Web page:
Wouldn't it be more profitable to  Invest/Trade the market in front of you; instead of the market you feel it "should" be?
Nov 27, 2012 5:56PM
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Farmer

 

My guess is inflation in 2013. Gone shopping for food lately? Deflation would wipe out the financial

sector.

Nov 27, 2012 5:51PM
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This liberal media puppet promotes fantasy land every couple of months.  Some day......
Nov 27, 2012 5:48PM
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Anthony may be a little right.   The Fed is going to do a QE4.  The congress will kick the can into 2013 (if they can agree on that).  Those two events alone will cause the market to go up just like it's done before.  Don't fight the Fed.   Whether it is real and will last is another matter but if you are good at timing the market, there will be a bump.  The sell-off will come when Congress actually starts fixing things.....if that ever happens.  It's in their interest to string it out as long as possible because every fix is gonna be a bitter pill and they don't want to swallow them all at once.   In the meantime, all the institutions are going to get tons of new cash and it has to go somewhere.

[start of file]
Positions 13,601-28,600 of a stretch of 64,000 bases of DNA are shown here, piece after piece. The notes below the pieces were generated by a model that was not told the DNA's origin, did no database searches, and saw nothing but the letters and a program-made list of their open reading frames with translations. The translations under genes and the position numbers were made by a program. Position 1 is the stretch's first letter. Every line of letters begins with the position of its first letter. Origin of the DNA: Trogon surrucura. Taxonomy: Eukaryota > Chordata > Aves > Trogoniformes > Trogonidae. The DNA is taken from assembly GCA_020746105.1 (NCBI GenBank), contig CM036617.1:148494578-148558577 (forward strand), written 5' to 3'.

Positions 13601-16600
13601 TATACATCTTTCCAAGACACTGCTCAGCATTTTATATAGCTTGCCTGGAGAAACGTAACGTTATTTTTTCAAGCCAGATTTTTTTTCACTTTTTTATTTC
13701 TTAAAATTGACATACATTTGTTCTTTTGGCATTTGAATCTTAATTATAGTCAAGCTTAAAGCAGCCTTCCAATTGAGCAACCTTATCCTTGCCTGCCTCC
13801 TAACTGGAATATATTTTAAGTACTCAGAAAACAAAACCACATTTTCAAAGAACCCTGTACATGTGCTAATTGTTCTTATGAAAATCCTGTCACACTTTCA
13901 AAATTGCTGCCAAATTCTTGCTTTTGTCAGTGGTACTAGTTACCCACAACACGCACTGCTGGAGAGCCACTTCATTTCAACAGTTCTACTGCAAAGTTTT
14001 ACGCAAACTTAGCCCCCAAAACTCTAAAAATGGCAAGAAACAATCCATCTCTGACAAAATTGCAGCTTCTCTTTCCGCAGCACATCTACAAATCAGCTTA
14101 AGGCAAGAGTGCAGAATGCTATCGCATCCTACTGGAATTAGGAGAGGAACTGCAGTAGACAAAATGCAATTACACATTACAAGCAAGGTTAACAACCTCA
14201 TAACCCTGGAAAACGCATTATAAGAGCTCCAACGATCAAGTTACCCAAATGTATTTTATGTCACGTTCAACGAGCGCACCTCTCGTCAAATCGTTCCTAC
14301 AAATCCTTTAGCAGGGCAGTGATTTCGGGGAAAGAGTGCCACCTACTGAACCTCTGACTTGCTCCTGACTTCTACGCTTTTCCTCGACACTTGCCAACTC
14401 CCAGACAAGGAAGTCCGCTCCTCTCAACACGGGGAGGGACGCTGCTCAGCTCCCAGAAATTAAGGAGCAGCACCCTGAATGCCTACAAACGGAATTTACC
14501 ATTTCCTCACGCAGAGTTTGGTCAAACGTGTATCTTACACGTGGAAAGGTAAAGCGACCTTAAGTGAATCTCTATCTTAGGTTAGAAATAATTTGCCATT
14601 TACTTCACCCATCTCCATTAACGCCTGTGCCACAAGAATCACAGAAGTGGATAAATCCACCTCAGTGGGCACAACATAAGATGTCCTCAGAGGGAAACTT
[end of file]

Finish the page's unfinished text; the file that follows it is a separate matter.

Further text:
I still have a sense that Congress maybe wants us to go over the cliff.  That way they can let all the unpopular stuff get passed automatically and they can all say they didn't vote for it.  Then they can come back at their leisure and fix things and look like heroes.  If I were a career politician and I wanted to keep my job that sure looks like a clean way out to me.  Plausible deniability.

Nov 27, 2012 5:48PM
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Excuse me Darwin --- or should I say JP..?

We live in a mobile economy now.  If you are referring to black people, they and everyone else are now free to go where they want.  The SEC succeeds because of the simpler focus of fans driving athletic programs and conference management.

I would suggest that you take your clothes back to the retro-wear consignment shop and stop living in the 19th century